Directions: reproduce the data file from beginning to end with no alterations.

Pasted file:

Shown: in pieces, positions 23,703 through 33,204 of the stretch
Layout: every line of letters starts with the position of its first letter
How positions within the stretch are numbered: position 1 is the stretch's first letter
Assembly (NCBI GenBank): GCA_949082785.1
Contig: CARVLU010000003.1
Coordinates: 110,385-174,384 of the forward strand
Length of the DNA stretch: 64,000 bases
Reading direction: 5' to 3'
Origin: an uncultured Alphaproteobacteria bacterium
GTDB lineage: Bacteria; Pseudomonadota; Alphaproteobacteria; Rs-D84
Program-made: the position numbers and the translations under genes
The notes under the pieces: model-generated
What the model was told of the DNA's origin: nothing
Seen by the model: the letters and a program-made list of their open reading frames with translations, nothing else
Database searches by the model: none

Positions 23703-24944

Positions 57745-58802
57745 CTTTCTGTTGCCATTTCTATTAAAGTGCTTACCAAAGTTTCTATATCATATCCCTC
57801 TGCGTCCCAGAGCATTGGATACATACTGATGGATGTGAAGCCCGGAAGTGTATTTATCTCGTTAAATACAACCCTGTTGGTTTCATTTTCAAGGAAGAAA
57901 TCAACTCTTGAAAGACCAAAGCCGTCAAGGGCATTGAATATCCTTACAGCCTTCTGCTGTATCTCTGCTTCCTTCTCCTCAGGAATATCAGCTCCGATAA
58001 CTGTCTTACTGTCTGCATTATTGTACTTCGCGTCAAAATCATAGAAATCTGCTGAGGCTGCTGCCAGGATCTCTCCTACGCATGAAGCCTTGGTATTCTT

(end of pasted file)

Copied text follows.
Shown: in pieces, positions 23,703 through 33,204 of the stretch
Layout: every line of letters starts with the position of its first letter
How positions within the stretch are numbered: position 1 is the stretch's first letter
Assembly (NCBI GenBank): GCA_949082785.1
Contig: CARVLU010000003.1
Coordinates: 110,385-174,384 of the forward strand
Length of the DNA stretch: 64,000 bases
Reading direction: 5' to 3'
Origin: an uncultured Alphaproteobacteria bacterium
GTDB lineage: Bacteria; Pseudomonadota; Alphaproteobacteria; Rs-D84
Program-made: the position numbers and the translations under genes
The notes under the pieces: model-generated
What the model was told of the DNA's origin: nothing
Seen by the model: the letters and a program-made list of their open reading frames with translations, nothing else
Database searches by the model: none

Positions 23703-24944

Positions 57745-58802
57745 CTTTCTGTTGCCATTTCTATTAAAGTGCTTACCAAAGTTTCTATATCATATCCCTC
57801 TGCGTCCCAGAGCATTGGATACATACTGATGGATGTGAAGCCCGGAAGTGTATTTATCTCGTTAAATACAACCCTGTTGGTTTCATTTTCAAGGAAGAAA
57901 TCAACTCTTGAAAGACCAAAGCCGTCAAGGGCATTGAATATCCTTACAGCCTTCTGCTGTATCTCTGCTTCCTTCTCCTCAGGAATATCAGCTCCGATAA
58001 CTGTCTTACTGTCTGCATTATTGTACTTCGCGTCAAAATCATAGAAATCTGCTGAGGCTGCTGCCAGGATCTCTCCTACGCATGAAGCCTTGGTATTCTT